I can’t die without leaving something – something big
The first writer to have three consecutive number one bestsellers on the New York Times Bestsellers list, Valley of the Dolls novelist Jacqueline Susann became a crowd-pulling celebrity.
In the 1960s, she was the first author to actively promote her books in high-profile ways, making well-publicised bookstore tours, and appearing on radio and television shows to talk about her books.
This led to massive sales – the subversive Valley of the Dolls, published in 1966 and still in print today, has sold over 31 million copies.
Jacqueline was born and raised in Philadelphia, by her mother, a schoolteacher, and father, a painter. She was always a gifted child, scoring 140 in a IQ test when she was 11. She had dreams of being an actress, and this ambition sustained her until she was diagnosed with cancer in 1962. Her diary entry for that day read: “I can’t die without leaving something—something big...I have a dream. I think I can write. Let me live to make it!”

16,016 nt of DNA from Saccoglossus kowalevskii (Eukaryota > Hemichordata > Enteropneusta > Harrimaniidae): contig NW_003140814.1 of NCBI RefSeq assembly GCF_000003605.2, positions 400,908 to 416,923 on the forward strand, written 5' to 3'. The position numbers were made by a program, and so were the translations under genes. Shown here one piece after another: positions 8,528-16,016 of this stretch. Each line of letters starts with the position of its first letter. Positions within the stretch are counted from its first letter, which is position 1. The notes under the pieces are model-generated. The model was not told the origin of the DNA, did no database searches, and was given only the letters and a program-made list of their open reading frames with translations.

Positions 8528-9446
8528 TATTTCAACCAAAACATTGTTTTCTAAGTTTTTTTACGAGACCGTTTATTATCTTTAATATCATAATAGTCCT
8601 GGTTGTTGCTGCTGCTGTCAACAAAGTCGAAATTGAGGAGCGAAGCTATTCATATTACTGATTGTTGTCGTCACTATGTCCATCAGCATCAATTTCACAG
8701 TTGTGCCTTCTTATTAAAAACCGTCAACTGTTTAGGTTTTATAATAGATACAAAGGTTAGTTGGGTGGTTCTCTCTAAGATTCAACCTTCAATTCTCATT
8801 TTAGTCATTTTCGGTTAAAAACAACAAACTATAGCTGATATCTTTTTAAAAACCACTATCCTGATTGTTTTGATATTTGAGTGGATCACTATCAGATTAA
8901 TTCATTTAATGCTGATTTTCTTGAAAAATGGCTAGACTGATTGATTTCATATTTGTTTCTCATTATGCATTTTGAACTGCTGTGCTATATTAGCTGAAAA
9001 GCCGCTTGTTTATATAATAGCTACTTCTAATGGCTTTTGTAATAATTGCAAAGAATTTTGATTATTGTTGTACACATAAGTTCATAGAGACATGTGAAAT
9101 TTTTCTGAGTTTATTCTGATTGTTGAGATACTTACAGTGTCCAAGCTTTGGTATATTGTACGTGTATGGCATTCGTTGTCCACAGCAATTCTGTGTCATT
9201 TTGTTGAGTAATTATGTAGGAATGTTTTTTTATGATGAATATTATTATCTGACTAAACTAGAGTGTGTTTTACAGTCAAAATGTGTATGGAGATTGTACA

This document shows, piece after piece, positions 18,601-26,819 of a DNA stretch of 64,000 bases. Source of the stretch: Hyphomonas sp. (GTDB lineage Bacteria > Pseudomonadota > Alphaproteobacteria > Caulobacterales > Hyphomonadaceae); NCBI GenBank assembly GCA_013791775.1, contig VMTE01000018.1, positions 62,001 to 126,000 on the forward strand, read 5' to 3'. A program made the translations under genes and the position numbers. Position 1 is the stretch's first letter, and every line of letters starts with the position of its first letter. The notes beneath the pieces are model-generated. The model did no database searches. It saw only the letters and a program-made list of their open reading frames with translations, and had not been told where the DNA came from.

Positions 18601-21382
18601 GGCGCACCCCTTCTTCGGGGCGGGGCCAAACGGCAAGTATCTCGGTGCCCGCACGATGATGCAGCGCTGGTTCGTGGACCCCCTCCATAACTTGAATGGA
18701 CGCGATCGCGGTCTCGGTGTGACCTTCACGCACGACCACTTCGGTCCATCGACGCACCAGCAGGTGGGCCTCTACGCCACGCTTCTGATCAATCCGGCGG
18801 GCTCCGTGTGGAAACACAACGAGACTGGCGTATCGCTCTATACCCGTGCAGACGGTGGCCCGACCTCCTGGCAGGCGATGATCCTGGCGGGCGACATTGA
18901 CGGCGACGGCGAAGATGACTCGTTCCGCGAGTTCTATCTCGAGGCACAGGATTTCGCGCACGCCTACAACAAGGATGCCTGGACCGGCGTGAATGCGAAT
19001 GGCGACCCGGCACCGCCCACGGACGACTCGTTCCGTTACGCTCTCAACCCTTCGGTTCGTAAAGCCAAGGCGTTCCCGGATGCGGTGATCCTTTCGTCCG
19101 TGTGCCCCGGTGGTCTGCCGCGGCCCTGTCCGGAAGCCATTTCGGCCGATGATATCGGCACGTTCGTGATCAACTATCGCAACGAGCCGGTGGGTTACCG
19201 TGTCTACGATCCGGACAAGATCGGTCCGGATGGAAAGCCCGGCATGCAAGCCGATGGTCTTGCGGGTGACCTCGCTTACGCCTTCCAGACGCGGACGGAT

She vowed that if she was given 10 more years to live, she would write the bestselling book of all time. And she succeeded: The year Jacqueline died, the Guinness Book of Records cited the Valley of the Dolls as the most successful book in publishing history.